If you want to encourage other businesses to buy from you, you need to create a winning business proposal. This magic document will help you get new clients and close deals within the shortest time possible.
Here’s what’s crazy. More than 60% of sales managers tend to spend almost 30 hours a week putting together compelling business proposals. When you think about it, you might be wondering if they actually have time left to do their sales. Of course, there’s got to be a better, more efficient, way to go about this. To avoid the sad lot of those 60%, you should be aware of the key differences between a business proposal and business plan.
Business Plan Versus Business Proposal
Professionals define a business plan as a documented strategy for a business that highlights its major goals and plans for achieving them. It’s primarily used when seeking an investor to put money into your new business. As for a business proposal, this formal document is normally provided to your prospect with the purpose of securing their business. In other words, you create a business plan to win over more clients and thus boost your revenue. And since every business has their own needs and problems, you need to tailor your proposal to address your customers’ specific paint points.
It should be noted that out-of-the-box business proposal templates can save you a lot of bother and precious time. There are plenty of cool tools out there that can help you craft an effective business proposal, thus freeing up your sales team and providing them with more opportunities to attend to more creative and important business tasks. For more information about how to create business proposals from scratch, go to https://create.vista.com/blog/how-to-put-together-a-business-proposal/.
Executive summary is the first page in your business proposal that aims to give your potential clients a brief overview of your products or services and states how it might benefit the parties. In essence, it’s a wrap-up of your proposal that your prospect can look through to get a gist of what you’re offering and what benefits they might derive from that offer. Note that you don’t have to fill out this part of your proposition right from the start. It might be quite challenging to put together a strong summary of your proposal before you’re actually done with it. You would be well-advised to get back to this section at the end of your writing journey.
Identifying the Problem
Your job as a business owner is to help your potential customers identify the scope of their problems and offer a workable solution to them. Sometimes, this process goes smooth and unhindered, especially if you’ve already met with your client and discussed all the pain points. So, make sure your proposal is always customer-focused. Make your customers feel like you understand their pain points better than other companies out there that offer similar solutions.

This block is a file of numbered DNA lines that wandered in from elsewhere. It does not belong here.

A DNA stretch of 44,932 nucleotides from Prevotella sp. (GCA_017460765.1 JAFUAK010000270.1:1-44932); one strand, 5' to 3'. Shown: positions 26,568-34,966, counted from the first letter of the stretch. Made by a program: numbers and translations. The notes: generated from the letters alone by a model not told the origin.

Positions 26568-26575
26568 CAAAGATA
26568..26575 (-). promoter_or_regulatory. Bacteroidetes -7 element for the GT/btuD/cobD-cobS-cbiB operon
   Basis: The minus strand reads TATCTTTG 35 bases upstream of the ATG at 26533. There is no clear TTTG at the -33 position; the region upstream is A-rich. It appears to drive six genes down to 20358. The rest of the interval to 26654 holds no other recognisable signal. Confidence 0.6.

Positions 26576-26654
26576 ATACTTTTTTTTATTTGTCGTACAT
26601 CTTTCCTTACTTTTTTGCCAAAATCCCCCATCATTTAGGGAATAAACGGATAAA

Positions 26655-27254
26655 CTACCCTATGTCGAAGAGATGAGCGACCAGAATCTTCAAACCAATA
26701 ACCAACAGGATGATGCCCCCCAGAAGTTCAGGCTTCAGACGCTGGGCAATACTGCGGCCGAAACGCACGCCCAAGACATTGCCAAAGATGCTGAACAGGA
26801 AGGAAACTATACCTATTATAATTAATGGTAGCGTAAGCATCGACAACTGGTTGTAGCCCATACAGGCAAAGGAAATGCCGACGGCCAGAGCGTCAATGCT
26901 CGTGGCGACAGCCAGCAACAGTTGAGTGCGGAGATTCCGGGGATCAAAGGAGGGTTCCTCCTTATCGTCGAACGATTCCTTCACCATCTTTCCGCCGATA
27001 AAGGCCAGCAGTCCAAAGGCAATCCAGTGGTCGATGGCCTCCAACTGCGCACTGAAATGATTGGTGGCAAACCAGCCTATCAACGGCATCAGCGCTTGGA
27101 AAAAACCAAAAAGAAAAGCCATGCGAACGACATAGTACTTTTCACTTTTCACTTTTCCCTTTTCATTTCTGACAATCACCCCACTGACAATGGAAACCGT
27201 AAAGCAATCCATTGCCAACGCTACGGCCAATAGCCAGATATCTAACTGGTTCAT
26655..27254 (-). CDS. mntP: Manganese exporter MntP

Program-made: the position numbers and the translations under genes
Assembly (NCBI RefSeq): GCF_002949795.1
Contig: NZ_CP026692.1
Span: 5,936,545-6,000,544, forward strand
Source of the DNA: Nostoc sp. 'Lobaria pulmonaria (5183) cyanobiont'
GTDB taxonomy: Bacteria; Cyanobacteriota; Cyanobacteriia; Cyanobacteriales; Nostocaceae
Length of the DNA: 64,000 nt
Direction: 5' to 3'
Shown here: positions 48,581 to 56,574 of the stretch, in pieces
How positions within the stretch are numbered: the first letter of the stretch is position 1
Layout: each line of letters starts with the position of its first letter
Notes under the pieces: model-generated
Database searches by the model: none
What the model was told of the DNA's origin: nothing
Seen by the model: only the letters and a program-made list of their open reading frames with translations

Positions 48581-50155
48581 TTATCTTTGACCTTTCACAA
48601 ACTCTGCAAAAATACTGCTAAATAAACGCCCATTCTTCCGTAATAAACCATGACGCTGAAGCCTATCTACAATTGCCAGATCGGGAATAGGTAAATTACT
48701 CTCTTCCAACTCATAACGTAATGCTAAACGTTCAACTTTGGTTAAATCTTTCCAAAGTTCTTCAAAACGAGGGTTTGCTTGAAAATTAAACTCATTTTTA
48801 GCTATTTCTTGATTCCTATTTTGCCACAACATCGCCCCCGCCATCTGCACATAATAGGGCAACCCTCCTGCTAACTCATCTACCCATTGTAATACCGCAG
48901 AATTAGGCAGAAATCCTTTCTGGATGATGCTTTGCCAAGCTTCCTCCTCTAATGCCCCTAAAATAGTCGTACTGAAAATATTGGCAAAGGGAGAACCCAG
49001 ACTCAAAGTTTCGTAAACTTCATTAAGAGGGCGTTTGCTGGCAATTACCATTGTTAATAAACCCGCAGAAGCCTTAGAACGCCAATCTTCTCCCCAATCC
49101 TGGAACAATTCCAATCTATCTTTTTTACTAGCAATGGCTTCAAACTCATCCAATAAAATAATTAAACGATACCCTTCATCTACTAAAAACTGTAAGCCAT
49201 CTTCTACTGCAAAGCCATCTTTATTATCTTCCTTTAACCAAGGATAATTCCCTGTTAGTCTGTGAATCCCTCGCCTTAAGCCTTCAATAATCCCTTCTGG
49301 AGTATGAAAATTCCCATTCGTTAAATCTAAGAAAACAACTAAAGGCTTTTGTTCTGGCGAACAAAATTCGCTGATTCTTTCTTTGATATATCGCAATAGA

Propose a Solution
Once you’re done identifying your prospective customer’s problems, you can offer some cool solutions to them. It means that you can get down to actually stating details of how your product or services can benefit your client. Make sure that your proposal doesn’t look standardized and impersonal. Even if you’re using dedicated templates, you need to make some tweaks to the ‘Solution’ section to make it look well-suited to addressing your customer’s individual needs.
There are three cool tips that will help you write a killer solution.
#1 Focus on the process, not products. A lot of companies fall into the trap of pitching ideas to their potential customers prior to finalizing their dead. You want to describe your action plan generically, focusing on the process rather than defining specific solutions. You might want to give your prospect an explanation of how you’re going to solve their problem without explicitly stating what tools and strategies you’re going to employ to make their life easier.
#2 Focus on results. It’s critical for your proposal’s success that you spell out the result your clients might expect to obtain after you seal a deal. Pay your prospect’s attention to how implementing your solution might boost their overall performance. If possible, try to be specific and refer to certain key performance indicators, both high- and low-level, that might improve after they start cooperating with your company. That said, it’s also very important that you don’t go overboard with your promises, especially when it comes to giving hard numbers.
#3 Don’t say it… show it. Words can provide a lot of valuable information, but people understand things easier if they visualize them. So, instead of going about the benefits of your products and services, you might illustrate their efficacy using charts, graphs, diagrams, infographics, or any other visual to illustrate the efficacy of your solution.
Tell About Your Company
Undoubtedly, you’ve already told your prospects a lot about your products. But to ensure they will choose you over thousands of other similar companies, you need to give them more information about yourself and your business. Don’t limit your background section only to describing your specialization areas and assortment of services provided. Such info as your company’s legal status, creditworthiness, and financial standing might also be relevant. Also, it would be a good idea to share your brand philosophy and company purpose in a couple simple meaningful phrases.